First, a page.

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Amazing Journey Through Space and Life,
This review is from: Falling to Earth: An Apollo 15 Astronaut's Journey to Earth (Hardcover)
In fairness, I should first point out that I have collaborated with Francis French on two books for the University of Nebraska Press, but my only input into this remarkable book has been to read through the draft looking for any hidden faults for the authors. This is truly an exceptional piece of writing, and tells a story filled with dramatic facts about the flight and aftermath of Apollo 15 that has long been concealed from public scrutiny, albeit known in essence by those who follow spaceflight history. Al Worden was the Command Module Pilot aboard Apollo 15 who not only participated in one of the most significant science missions in all of spaceflight history, but suffered the dire consequences of an error in human judgement that led to the entire crew being publicly stood down from future NASA flight duties. This book has been described in another (Amazon U.S.) review as "no holds barred," and that is a true description of the revelations Worden makes in this book. In the first part of the book we learn about his childhood upbringing and the many influences in his early life, and then the military and flying career that brought him to the attention of NASA. As a member of the fifth group of astronauts he came to know many of his colleagues very well, some certainly not as the superhuman beings portrayed in the media of the time, but as human beings, with their differing traits and foibles.
Next, Worden takes us through his training for the Apollo 15 mission, and his dedication to the science involved in the mission is evident in his masterful words, which allows us a unique behind-the-scenes look at what is involved in preparing for an Apollo lunar mission. The tragedy of Apollo 15 is that it is mostly known for two things: not only widely regarded as the most successful of all the Apollo moonlanding missions, which amassed an amazing amount of data and results, but for the public chastisement and humiliation of the crew over some postal covers they innocently carried on board - something that had gone unquestioned and unchallenged in almost every previous U.S. human space mission. In Worden's case, he went from being acclaimed a hero of a massively successful space mission to a stunned and shunned innocent being virtually sacked by NASA and shunted off to a small office at the Ames Research Center. Those who knew Al Worden well know he was not one to take such unwarranted persecution lightly, and in this book he sets out in very concise prose the actions he took, and in dramatic fashion lays the blame squarely where he feels it belongs - even at the expense of questioning the actions (or lack of action) of his fellow crewmembers.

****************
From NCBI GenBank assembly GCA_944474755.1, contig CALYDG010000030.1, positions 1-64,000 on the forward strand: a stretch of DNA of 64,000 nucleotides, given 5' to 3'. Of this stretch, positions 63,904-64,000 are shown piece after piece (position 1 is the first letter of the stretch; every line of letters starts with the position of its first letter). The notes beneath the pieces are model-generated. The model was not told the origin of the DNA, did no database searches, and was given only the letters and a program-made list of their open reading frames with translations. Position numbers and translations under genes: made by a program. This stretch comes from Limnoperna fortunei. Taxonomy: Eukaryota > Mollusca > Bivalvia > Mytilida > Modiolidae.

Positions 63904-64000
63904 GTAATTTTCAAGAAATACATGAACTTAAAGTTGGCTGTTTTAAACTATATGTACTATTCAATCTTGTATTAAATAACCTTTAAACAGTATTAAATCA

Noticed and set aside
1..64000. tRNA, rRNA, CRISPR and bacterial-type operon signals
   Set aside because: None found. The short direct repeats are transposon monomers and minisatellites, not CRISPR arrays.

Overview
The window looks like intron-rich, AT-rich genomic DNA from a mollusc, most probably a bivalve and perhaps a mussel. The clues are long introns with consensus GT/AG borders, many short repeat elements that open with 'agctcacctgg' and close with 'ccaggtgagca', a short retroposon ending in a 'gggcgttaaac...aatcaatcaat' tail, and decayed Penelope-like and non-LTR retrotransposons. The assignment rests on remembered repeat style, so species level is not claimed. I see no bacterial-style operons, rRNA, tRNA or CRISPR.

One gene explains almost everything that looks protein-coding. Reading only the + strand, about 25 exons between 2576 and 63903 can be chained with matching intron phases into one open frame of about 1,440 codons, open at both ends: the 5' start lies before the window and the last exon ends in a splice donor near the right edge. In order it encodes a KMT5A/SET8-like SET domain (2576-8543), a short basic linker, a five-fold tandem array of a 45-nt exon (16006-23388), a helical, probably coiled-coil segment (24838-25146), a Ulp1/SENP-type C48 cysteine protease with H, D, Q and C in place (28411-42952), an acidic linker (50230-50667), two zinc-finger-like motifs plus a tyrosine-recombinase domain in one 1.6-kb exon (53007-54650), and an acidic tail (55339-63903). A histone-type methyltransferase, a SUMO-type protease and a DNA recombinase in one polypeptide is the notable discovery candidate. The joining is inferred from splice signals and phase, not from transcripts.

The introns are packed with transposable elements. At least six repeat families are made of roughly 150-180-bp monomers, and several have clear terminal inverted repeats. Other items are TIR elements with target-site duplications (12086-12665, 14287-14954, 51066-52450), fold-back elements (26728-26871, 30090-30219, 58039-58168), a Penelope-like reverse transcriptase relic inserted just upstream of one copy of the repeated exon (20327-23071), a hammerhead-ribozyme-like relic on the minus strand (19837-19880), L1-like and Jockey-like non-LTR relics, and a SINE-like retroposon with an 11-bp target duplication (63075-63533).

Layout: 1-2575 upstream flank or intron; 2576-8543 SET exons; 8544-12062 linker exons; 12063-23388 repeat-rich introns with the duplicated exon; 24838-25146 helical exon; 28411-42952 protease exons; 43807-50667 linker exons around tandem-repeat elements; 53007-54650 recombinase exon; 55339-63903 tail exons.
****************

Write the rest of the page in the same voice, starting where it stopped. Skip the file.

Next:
This is an unrelentingly good story, filled with heroics of the Right Stuff calibre, but also one which tells for the first, full time the iniquitous way in which NASA and the U.S. government treated three men who had done nothing more than fall into the trap of simply doing what other astronauts and crews had done before them. They were savaged in Congress and in the press of the day, and the covers issue today remains an unfair blight on an otherwise amazing flight to the moon and back.
Al Worden will obviously alienate some people with whom he worked and flew in this revealing, hard-hitting book, but he will also make a host of new friends and allies as readers follow him on this most incredible journey through life and into space, and the aftermath of a notorious, unwarranted scandal that brought his otherwise-spotless career and reputation to an abrupt halt.
As one would expect of the eloquent Al Worden, this is a first-rate book. He and Francis French have masterfully put together an absorbing, true-life tale that will be read and appreciated by many. Despite my own meagre participatiuon in this book, I regard it as a new classic of the space age.